Returning to FIG. 3, the DDPS may retrieve capability information 350 from various service providers and store the capability information in the knowledge base 355. Service providers may provide such information to the DDPS in a variety of ways. In some embodiments, a user interface such as a web site may allow service providers to register with the DDPS and provide capability information about the types, capabilities, and interaction style of the resources available at the service provider's site. Alternatively, an administrator may enter the service provider information into the knowledge base. Optionally, the service provider capability information may including pricing of one or more of the capabilities. The pricing may include data reflecting a charge for using the particular capability. Optionally, the pricing information for any capability may vary depending on related factors, such as volume ordered and whether or not the DDPS requests the service provider to provide one or more other capabilities. Each entry of capability information may be associated 315 with one or more document production rules using an association method such as that shown in FIG. 4. This process of receiving, storing, and associating capability information ( steps 350, 355 and 315) will be repeated for multiple service providers.
When the DDPS populates a document template for a desired document, it then accesses its knowledge base to select one or more acceptable workflow plans that comprise a complete print job for the document 320. A workflow plan is a data set identifying those resources and service providers that will be used to perform each of the various steps required to prepare a finished dimensional document. The knowledge base may include an ontology and data set corresponding to service provider resources and document production rules.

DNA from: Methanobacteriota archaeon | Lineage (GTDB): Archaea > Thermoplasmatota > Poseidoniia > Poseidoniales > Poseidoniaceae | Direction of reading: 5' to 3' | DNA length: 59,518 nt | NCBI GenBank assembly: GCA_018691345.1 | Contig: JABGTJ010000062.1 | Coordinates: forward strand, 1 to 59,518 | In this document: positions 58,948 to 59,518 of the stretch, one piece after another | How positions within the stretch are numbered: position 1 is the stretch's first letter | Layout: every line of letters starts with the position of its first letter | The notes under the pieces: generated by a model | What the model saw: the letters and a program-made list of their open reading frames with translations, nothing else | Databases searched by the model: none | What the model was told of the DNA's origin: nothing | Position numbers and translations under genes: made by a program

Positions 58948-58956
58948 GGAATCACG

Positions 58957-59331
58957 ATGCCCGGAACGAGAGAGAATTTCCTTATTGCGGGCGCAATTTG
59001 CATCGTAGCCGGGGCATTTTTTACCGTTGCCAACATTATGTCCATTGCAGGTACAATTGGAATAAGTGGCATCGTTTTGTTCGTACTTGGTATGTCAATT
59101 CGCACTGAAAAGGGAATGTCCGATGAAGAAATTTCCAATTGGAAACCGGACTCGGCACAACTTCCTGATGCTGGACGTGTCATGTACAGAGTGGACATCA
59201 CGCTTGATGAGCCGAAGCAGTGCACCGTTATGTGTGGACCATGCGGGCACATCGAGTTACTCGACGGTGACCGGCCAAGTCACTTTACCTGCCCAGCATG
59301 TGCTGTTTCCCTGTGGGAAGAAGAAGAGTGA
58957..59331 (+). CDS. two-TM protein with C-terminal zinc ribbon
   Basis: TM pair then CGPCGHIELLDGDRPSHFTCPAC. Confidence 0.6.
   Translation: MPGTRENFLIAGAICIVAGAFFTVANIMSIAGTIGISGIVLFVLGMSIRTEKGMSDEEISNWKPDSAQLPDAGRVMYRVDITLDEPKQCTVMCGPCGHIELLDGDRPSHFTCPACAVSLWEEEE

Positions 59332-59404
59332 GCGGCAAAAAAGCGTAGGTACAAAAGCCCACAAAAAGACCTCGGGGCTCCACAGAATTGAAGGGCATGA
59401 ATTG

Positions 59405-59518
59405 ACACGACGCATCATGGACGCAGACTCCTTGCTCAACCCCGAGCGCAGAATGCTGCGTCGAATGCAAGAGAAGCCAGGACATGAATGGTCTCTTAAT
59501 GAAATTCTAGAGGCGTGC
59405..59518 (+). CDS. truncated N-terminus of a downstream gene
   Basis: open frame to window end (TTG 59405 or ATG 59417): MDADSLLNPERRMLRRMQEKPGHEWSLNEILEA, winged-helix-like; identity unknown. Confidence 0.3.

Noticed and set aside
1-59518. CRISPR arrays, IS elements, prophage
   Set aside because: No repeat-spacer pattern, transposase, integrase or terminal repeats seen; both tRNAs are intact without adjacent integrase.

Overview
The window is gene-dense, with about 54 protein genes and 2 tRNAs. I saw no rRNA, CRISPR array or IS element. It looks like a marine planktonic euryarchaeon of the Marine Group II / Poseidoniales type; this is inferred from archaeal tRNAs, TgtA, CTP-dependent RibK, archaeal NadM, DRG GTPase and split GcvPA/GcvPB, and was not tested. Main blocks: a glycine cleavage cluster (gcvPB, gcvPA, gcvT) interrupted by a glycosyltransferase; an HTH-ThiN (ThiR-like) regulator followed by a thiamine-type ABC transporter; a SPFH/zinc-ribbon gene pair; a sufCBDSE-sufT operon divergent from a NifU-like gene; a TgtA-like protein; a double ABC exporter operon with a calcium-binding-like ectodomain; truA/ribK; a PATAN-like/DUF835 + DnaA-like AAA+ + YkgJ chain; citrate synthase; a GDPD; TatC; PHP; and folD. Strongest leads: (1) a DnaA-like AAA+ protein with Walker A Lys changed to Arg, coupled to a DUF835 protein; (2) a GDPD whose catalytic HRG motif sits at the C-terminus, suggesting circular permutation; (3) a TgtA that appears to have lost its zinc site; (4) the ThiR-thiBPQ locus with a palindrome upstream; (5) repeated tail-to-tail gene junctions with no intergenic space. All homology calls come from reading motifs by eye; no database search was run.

For some documents, complete workflow plans including available resources for every step in the document assembly process may not be available in the knowledge base 325. If not, the DDPS may solicit bids 360 from various service providers for providing the service using any appropriate means, such as public advertisements, transmitting messages to registered service providers, or other modes of contact. When the bids and associated capability information are received 350, they are entered into the knowledge base 355 and associated with document production rules 315 as with other capability data.
In other situations, when determining 325 whether all steps are available, the system may find that complete workflow plans including available resources for every step in the document assembly process are available in the knowledge base. If so, the DDPS may select 330 one or more of the possible workflows for presentation to the user. For example, referring to FIG. 4, an appropriate workflow plan to complete the document specified by the production template 410 may include using Service Provider #1 420 for printing text and graphics, cutting, and scoring, using Service Provider #2 430 for folding and sealing, and using Service Provider #3 440 for the application of craft work. An alternate workflow may involving using Service Provider #2 430 instead of Service Provider #1 420 for the scoring. Referring again to FIG. 3, in some embodiments, the selecting 330 may include selecting all possible options for presentation to the user. Alternatively, a single workflow plan or fewer than all possible workflow plans may be selected based on any number of criteria, such as lowest total production cost, fastest production time, least number of service providers, user or administrator preference for specific service providers, or other criteria. Optionally, one or more comparable variables may be presented with the workflow. Comparable variables are funds associated with each workflow, such as cost, time, quality, or other features, that can help the user choose between multiple workflows.
The user may then receive a user selection of a workflow 335, which may be as simple as confirmation of an order or as complex as allowing the user to select the specific service providers that will provide various jobs in the workflow. The system may then manage the workflow 340 by communicating with each of the service providers in the workflow and alerting them as to which job or jobs each will perform.